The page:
Windsurf waveriding Gu screw



Wave 360

The wave 360 has many similarities with the Gu Screw, and sometimes it is possible to confuse them. Basically, the main difference is that the wave 360, during the rotation on the wave crest, is a maneuver less aerial than the Gu Screw, with a slight detachment from the lip of the wave, or even without any detachment. In wave 360, the rider seems to spin and almost bounce off the wave as it breaks, as you can clearly see in this video in which Ben Profitt performs the maneuver. As for the rest, there's not much else to add. The two maneuvers are very similar to each other in the movements.


Windsurf wave 360 1

Windsurf wave 360 2




The Goiter is a spectacular maneuver. Basically, the rider performs, fully in the air, a sail and board 360, instead of the Cut back, immediately after having detached from the wave crest. The rotation of the sail takes place around a horizontal axis. The maneuver starts with a Bottom turn that is not too pronounced (even if it must be sufficient to acquire the right speed), so that you can return to the wave crest with a board trajectory almost parallel to the lip (but with the board bow which, anyway, points slightly towards the sky, otherwise there could be no detachment on the wave curl). Just before detaching with the board from the wave, the rotation of the sail begins, and anticipates the board one. The sail is, therefore, opened a lot, and as soon as the detachment of the board from the wave has taken place, the rider continues the rotation of the sail and brings it firmly under his body (movement similar to that of the push loop - see further). Then, the windsurfer completes the rotation of the sail bringing it upwind to him/herself (with the mast head that tends to enter into the wind, to facilitate the passage), and then reopen it again, returning to sail on the same tack that it had at the beginning of maneuver. At the same time, the rider performs the sudden 360-degree board rotation, which should land on the wave face, in order to immediately resume gliding.


Windsurf wave goiter

Windsurf robbyswift goiter




This is a maneuver with a very high difficulty degree. The taka consists of a board and sail 360 on the wave face, with mast rotation around a vertical axis, and with a passage in backwinded sailing. After a normal Bottom turn, the rider performs a really sharp Cutback, pushing very hard with the rear foot, to immediately bring the bow of the board into the wind, while it is coming down from the wave face, under the crest. The board continues the rotation of 180 degrees, with the bow returning, therefore, to point towards the crest. In this phase, also the sail is carried upwind (and it also rotates 180 degrees). Thus, we arrive at the really difficult passage of the maneuver. The rider is coming down from the wave face with the board stern towards the trough (fin first!!!), and at the same time he/she must manage, for an instant, the backwinded sailing! As easy as drinking a glass of water .... It is a very rapid phase. In fact, the rider again carries the downwind sail, with a definite rotation of another 180 degrees, almost contemporaneously with a 180 degree rotation of the board, to return to glide from the wave face, on the same tack he had before performing the bottom turn..


Windsurf taka victor fernandez


Front loop

The Front loop is one of the maneuvers most coveted by windsurfers who start waveriding. It is very similar to the speed loop, from which, fundamentally, it differs because the latter one rotation is less aerial.

The Front loop is a jump with complete rotation of the board and sail forward, around a horizontal axis, perpendicular to the sailing route. The windsurfer, first of all, detaches from the water on a wave (or even on a chop of minimal entity), with the board board going upwards, initially. Then, it starts a forward rotation, with the bow lowering, and the rig, brought straight forward to trigger the sail rotation, which follows the board rotation. Once the rotation is completed, the rider resumes navigating in the same direction he had before the maneuver. There are many tricks to know to perform the maneuver. In the video below, Colin Whippy Dixon shows you how to do.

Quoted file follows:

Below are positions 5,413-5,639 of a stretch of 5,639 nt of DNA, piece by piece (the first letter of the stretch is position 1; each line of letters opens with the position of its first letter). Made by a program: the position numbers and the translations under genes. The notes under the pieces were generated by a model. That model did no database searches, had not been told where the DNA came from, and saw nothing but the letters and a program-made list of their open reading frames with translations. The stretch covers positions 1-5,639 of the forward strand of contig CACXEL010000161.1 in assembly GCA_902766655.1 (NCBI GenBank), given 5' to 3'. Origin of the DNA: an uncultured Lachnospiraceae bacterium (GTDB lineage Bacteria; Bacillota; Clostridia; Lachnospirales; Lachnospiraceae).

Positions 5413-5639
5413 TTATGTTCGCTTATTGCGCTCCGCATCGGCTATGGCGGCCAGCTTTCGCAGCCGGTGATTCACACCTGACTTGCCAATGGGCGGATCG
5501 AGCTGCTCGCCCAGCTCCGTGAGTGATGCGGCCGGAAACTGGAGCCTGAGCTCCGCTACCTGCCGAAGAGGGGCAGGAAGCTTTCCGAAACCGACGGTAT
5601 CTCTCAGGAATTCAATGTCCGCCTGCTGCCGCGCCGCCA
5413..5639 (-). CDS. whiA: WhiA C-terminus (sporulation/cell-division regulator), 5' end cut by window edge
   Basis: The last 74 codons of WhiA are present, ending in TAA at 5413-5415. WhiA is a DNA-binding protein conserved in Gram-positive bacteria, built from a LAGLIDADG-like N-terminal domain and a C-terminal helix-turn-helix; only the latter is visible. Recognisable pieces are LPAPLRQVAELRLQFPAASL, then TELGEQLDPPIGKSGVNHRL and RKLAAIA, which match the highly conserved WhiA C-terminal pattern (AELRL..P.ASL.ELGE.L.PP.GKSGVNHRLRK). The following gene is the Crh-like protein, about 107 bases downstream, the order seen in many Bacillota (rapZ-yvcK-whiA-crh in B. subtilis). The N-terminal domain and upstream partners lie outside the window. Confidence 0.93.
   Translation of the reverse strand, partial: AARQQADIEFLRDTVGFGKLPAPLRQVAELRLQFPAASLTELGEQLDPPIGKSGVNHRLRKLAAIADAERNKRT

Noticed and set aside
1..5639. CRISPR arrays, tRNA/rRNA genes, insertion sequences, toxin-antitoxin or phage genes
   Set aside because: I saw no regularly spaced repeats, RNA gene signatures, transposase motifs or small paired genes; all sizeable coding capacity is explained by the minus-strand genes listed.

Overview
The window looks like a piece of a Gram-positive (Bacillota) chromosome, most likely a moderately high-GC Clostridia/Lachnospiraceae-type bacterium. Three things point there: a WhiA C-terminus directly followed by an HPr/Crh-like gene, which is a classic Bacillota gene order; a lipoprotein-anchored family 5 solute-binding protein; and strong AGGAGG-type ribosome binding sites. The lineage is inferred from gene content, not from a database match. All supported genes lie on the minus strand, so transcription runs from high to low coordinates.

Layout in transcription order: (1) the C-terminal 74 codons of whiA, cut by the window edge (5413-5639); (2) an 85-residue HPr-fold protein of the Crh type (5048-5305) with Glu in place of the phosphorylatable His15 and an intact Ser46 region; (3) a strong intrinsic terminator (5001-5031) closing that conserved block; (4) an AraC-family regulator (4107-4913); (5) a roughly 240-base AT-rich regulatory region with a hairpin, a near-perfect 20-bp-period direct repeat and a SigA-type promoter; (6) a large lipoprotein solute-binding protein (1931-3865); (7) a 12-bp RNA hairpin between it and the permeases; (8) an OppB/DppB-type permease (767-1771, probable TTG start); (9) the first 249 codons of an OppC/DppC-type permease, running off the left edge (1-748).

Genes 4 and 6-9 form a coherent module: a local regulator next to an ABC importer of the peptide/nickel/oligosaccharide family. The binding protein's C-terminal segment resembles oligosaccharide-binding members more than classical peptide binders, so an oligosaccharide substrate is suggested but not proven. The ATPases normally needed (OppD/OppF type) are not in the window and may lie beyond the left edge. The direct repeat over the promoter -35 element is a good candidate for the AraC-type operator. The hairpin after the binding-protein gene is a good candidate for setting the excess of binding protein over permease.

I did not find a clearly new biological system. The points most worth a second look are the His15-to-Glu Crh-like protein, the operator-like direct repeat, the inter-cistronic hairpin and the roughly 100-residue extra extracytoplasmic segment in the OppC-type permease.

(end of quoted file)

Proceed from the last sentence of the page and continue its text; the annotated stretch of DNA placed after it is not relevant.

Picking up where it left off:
Windsurf front loop



Back loop

The back loop is another jump with rotation. It requires at least one chop of a certain height to be executed, as it requires a high detachment to be turned completely. It is a jump with complete rotation of the board and of the sail in the opposite direction to the sailing route, around a horizontal axis, perpendicular to the sea lane. The board bow, in the initial phase of the jump, points towards the sky, and then backwards. In the middle phase of the maneuver, the rider is upside down, and the rig is under the board. Once the rotation is completed, the windsurfer lands on the water again in the navigation route that he/she had at the beginning of the maneuver, and starts again sailing. It is a more complicated maneuver than the Front Loop, as it need a more aerial jump. It requires, perhaps, less tricks than the Front loop to be completed, but excellent control of the equipment in the air. Still Colin Whippy Dixon, in the video below, helps us to understand how to perform the back loop. 


Windsurf back loop



Push loop

The Push Loop is a variant of the Back Loop. It is a maneuver that, if performed well, is aesthetically very beautiful to watch at, and denotes great equipment control in the air by the rider. Unlike the back loop, in the central phase of the rotation, when the rider is upside down, he/she brings the rig under him/her with determination and speed (while the board is still up, or at the same height as the surfer, the rider is "leaning" on the rig that passes on a sub-horizontal plane). The mast is then quickly brought to the wind, that is, in the rider's sailing direction before starting the maneuver, and then again upwards and on a vertical plane. Also the board, in turn, completes the rotation, and lands on the water, with the bow facing again in the direction of initial navigation. Below, we propose a slow motion video, shot by us at Coudouliere, in which the strong and young French rider Loick Lesauvage performs the maneuver. In the next video, Colin Dixon explains the execution.


Windsurf Push loop